Fragrance-Free or Unscented?

Fragrance is everywhere! Even if you don’t wear perfume, you’re probably bathing, washing your dishes, laundry and cleaning your home with fragrance-filled products. Products labelled unscented or fragrance-free might still expose you to the same irritating ingredients. How is that possible you ask? Well, the terms “Fragrance-Free” and “Unscented” are not backed by a legal definition or FDA regulations. So, it is up to the manufacturer to decide what those words mean in their products.  

There are many concerns regarding fragrances, aside from the clear red flag reactions like red, and itchy skin or rash. There are many more concerns about the long-term use of fragrances and their absorption into the skin leading many to avoid the ingredients altogether.

Decoding Fragrance-Free and Unscented

Unfortunately, skipping scent is easier said than done. In some cases, products labelled “unscented” may still contain fragrance not to create a scent but to mask a strong odour caused by the formula composition. According to the American Academy of Dermatology, “Fragrance-free,” on the other hand, can mean that no extra fragrances were added to change the product’s naturally occurring aroma. So, the product still may have a scent and contain fragrant and irritating ingredients otherwise considered safe in the formula. 

To make matters worse, some brands sneakily stretch these definitions even further: “I’ve seen companies who said their products were “fragrance-free” then listed the fragrance components like linalool, citronellol, and citral on the label separately,” says New Jersey-based cosmetic chemist Ni’Kita Wilson.

However, very few manufacturers and products claiming to be fragrance-free or unscented actually are. Pure Non-Scents is one of those few manufacturers and promotes ethically fragrance-free hair & skincare!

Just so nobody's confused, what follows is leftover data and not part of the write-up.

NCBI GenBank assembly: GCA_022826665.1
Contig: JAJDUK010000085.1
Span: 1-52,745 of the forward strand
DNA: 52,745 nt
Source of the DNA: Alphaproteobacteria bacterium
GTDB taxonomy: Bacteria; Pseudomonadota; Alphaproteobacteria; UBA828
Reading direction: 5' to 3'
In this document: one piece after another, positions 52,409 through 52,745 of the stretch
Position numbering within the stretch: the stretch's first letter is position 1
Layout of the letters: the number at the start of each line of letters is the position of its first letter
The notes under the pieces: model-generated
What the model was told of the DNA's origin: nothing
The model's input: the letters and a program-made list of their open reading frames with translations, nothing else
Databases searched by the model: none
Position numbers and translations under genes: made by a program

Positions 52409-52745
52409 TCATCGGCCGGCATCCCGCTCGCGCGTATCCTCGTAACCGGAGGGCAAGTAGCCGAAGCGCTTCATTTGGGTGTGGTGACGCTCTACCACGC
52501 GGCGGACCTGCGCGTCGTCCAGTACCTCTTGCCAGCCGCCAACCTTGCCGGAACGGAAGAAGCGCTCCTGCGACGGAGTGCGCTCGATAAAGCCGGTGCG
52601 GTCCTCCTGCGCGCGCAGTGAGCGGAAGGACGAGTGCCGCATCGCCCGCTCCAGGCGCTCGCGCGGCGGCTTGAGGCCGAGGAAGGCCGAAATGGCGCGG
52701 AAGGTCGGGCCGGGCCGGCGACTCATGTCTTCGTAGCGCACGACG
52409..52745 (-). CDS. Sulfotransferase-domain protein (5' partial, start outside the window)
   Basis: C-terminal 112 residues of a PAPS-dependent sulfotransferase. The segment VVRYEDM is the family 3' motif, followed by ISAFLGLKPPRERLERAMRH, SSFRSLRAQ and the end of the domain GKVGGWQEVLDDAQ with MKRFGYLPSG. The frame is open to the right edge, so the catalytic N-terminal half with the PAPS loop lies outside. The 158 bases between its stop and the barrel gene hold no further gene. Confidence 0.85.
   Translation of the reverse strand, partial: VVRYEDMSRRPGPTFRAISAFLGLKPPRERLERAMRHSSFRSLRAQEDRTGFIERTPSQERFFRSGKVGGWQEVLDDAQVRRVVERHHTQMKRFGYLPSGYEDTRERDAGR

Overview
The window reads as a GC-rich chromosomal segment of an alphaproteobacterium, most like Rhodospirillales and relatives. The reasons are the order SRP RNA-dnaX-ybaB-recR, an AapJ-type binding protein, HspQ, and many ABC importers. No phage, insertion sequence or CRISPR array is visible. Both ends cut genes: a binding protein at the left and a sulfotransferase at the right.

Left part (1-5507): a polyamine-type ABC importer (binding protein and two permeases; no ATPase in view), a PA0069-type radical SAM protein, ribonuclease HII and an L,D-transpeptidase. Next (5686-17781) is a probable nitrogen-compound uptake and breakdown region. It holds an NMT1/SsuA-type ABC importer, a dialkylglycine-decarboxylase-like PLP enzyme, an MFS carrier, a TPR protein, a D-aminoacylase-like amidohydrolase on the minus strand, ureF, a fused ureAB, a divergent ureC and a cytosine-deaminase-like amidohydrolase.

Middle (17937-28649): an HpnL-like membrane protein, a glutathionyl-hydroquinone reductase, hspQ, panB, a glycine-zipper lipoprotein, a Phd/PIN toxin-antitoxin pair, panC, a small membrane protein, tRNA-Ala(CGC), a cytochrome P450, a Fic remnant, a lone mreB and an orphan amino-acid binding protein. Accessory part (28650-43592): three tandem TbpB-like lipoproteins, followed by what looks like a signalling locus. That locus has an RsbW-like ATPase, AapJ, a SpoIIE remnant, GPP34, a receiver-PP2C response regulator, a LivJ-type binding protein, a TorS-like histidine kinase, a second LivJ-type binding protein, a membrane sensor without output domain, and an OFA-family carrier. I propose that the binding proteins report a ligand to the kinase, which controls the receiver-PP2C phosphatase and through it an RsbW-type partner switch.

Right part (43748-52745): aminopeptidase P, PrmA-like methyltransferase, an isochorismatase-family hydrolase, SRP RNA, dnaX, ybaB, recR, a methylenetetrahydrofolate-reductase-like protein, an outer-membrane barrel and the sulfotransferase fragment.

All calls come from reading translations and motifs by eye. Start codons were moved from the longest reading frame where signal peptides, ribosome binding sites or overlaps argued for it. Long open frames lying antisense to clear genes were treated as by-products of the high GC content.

How To Tell What’s Really In Your Products

How can you tell if a product has potentially irritating fragrances? Well, the easiest answer is to read the complete ingredient list on your product. Check the label for “fragrance” or any ingredients unfamiliar to you that could be masquerading their purpose. 

If that fails give your product a sniff. If it smells like strawberries, coconuts or any synthetic or perfume-like scent you don’t need a label to tell you it has fragrance in it and to avoid it. If you can’t smell a thing, put it to the final test.

Check the label for sneaky fragrance names. According to the European Commission’s Scientific Committee on Consumer Safety, the following 26 fragrance chemicals are the ones you need to screen the label for. If the product in question is free of the following 26 ingredients, it’s earned a place in your medicine cabinet. Too complicated? Download these phone apps that read product labels for you: Yuka, ThinkDirty, and INCI Beauty

  • Oakmoss Extract
  • Tree moss Extract
  • Benzyl alcohol
  • Cinnamyl alcohol
  • Citral
  • Eugenol
  • Hydroxy-citronellal
  • Isoeugenol
  • Amylcinnamyl Alcohol
  • Benzyl Salicylate
  • Cinnamal
  • Coumarin
  • Geraniol
  • Anisyl alcohol
  • Benzyl cinnamate
  • Farnesol
  • Linalool
  • Benzyl benzoate
  • Citronellol
  • Hexyl cinnamaldehyde
  • d-Limonene
  • Methyl heptine carbonate
  • 2-(4-tert-butylbenzyl)propionaldehyde
  • 3-Methyl-4-(2,6,6-trimethyl-2-cyclohexen-1-yl)-3-buten-2-one
  • Hydroxymethylpentylcyclohexenecarboxaldehyde

Unfortunately, the above ingredients may not be listed on your product contemplation but instead, the manufacturers are legally obliged to only state on the label the words fragrance/parfum. Quite unfortunate, especially if you have sensitive skin or other skin disorders. Pure Non-Scents could be the solution!